LARGE areas of restored landfills are being left idle due to bureaucratic bungling, the Legislative Council’s Public Accounts Committee (立法會帳目委員會) revealed in a report published earlier in November.
Addressing lawmakers, Chairman of the Committee Abraham Shek Lai-him (石禮謙) said there is an urgent need for the government to better utilise former landfills.
He said many of these sites, which can be used for recreational purposes, have been left idle for years.
“There are project delays and cost overruns as a result of ineffective coordination between the Leisure and Cultural Services Department (康樂及文化事務署), Home Affairs Department (民政事務總署) , Architectural Services Department (建築署) and Environmental Protection Department (環境保護署),” he said.
Citing an example, he said even though restoration work at Kwai Chung Park (葵涌公園) concluded in 2000, only 8.4 of the 25 hectares of the former landfill had been used for other purposes, namely a BMX bike park and a temporary cricket ground in 2008 and 2016, respectively.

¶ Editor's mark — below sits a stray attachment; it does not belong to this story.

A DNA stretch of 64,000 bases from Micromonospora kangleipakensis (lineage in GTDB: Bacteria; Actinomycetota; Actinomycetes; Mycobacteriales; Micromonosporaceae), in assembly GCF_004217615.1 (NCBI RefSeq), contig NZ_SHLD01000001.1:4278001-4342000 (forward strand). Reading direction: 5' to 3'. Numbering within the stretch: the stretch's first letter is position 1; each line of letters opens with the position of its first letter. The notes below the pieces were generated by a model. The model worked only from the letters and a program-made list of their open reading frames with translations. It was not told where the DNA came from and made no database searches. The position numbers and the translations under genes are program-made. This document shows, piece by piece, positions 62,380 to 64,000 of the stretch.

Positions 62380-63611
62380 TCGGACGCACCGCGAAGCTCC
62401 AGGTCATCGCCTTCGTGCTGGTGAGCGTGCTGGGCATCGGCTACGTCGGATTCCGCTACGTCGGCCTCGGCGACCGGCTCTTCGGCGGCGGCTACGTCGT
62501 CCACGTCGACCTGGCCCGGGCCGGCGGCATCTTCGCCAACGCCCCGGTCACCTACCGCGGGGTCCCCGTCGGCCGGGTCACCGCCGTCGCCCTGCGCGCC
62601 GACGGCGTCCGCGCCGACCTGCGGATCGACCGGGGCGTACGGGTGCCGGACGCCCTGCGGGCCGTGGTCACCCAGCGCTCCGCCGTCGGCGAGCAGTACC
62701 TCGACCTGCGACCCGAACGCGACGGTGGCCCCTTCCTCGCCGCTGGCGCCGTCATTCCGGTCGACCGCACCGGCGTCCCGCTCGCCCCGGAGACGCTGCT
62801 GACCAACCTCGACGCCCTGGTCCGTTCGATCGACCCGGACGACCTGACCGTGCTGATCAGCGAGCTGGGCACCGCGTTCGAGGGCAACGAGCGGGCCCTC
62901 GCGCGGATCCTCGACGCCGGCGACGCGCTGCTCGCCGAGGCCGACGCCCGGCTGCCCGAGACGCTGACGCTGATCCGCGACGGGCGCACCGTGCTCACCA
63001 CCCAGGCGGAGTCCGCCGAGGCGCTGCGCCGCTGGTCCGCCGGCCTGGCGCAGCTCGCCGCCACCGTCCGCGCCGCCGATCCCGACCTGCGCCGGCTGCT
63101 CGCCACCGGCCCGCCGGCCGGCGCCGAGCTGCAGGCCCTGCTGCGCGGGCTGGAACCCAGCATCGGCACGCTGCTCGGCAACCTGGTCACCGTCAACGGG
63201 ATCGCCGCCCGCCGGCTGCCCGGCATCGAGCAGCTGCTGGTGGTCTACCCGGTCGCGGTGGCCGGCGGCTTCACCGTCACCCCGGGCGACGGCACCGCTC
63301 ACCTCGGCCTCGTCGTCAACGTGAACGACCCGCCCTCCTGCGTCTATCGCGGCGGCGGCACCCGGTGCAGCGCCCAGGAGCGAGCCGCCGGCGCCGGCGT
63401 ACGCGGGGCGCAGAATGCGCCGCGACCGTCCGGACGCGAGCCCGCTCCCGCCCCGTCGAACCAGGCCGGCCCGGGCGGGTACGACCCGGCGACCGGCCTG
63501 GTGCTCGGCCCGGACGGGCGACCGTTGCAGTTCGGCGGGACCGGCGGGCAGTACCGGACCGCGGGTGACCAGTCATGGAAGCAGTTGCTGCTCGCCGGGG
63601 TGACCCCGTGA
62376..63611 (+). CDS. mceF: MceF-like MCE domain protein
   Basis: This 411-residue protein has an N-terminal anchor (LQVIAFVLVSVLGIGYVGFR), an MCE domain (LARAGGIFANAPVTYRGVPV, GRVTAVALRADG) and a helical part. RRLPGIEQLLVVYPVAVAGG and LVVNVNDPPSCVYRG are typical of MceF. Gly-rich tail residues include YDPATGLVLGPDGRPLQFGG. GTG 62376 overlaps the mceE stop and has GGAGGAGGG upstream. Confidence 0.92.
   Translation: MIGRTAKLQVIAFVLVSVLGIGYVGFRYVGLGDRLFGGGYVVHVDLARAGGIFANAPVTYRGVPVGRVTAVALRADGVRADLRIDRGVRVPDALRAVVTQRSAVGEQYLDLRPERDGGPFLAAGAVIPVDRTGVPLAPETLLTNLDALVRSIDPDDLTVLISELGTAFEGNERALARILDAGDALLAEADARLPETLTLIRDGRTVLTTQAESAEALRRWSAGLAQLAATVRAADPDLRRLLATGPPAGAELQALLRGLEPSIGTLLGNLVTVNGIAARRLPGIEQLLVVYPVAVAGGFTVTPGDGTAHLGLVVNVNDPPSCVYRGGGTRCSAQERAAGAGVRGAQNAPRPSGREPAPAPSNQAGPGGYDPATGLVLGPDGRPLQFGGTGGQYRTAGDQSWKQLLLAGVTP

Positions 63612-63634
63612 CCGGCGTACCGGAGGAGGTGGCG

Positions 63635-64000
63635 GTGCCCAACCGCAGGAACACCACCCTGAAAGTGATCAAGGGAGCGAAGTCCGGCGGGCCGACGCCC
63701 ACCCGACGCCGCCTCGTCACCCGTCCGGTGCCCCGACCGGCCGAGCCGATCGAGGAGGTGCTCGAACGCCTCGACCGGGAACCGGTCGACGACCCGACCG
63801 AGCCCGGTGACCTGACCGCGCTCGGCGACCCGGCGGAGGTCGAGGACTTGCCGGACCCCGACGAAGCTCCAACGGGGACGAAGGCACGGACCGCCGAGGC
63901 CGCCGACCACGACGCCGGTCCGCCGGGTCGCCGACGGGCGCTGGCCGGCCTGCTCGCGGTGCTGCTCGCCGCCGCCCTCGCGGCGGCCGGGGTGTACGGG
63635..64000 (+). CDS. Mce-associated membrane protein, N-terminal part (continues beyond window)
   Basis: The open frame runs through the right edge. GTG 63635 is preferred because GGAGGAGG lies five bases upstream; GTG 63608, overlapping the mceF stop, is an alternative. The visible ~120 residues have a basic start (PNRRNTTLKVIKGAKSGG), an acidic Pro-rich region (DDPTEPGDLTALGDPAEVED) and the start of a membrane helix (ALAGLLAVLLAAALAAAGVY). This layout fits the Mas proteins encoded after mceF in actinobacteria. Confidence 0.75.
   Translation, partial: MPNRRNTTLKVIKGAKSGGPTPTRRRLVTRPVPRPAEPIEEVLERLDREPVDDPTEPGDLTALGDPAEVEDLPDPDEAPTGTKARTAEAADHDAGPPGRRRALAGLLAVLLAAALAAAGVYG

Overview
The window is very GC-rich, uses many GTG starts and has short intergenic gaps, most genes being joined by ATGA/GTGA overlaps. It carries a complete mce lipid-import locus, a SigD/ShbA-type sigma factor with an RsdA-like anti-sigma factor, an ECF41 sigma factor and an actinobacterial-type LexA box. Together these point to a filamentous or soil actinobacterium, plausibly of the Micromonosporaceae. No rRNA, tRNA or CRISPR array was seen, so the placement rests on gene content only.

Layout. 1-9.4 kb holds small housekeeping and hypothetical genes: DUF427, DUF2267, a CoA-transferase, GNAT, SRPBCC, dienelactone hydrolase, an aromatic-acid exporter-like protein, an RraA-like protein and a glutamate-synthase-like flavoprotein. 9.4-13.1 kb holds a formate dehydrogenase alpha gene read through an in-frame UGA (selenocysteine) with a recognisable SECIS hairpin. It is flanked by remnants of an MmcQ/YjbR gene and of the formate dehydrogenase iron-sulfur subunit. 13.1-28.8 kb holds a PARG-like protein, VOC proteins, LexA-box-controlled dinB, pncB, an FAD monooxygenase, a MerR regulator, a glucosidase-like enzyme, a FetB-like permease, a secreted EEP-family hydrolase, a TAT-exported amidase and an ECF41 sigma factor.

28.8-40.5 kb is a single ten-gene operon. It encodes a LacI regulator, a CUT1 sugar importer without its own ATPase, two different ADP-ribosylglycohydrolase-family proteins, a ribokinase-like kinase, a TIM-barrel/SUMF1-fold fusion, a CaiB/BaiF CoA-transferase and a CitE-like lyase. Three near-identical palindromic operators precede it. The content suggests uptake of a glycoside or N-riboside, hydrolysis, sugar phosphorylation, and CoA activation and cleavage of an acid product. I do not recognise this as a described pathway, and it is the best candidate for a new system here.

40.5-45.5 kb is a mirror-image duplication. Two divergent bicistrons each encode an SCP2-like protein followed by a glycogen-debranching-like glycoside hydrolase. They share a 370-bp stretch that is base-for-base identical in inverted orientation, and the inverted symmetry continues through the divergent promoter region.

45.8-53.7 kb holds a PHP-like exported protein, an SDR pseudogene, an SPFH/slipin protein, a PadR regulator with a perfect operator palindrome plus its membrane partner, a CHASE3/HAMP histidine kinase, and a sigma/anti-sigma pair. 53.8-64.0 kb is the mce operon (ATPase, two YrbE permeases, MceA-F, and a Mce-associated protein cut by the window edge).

The report issued by the committee expressed deep regret for the delays and lack of effective cross-sectoral coordination in the reconstruction of landfill facilities.
Shek said the quality of tenders is problematic as they are insufficient and lead to additional work. The committee had made the problems known on several occasions, but nothing had been done to rectify it. The report stated that the Leisure and Cultural Services and Home Affairs departments are responsible for coordinating the development of Kwai Chung Park, Wan Po Road Pet Garden (環保大道寵物公園) and Jordan Valley Park (佐敦谷公園).
However, it said the two departments had not worked together with the Architectural Services and Environmental Protection departments in trying to resolve technical constraints and obstacles, which resulted in project delays and cost overruns.
The committee suggested the relevant departments take appropriate action, such as establishing working groups and using external consultants.
Kenneth Leung Kai-cheong (梁繼昌), vice chairman of the committee, said the government’s inefficient use of Kwai Chung Park proves that coordination between departments needs to improve.
“The problem is that one department may make one suggestion while another says it’s not feasible,” Leung said. “We recommend there should be a cross-departmental task force to coordinate the effort.”
The committee also expressed concern about the Sha Tin Section of Route Eight (沙田八號幹線), as it feels the Highways Department (路政署) unnecessarily spent more than HK$200 million.
(This article is published on the Student Standard on 23 November 2018)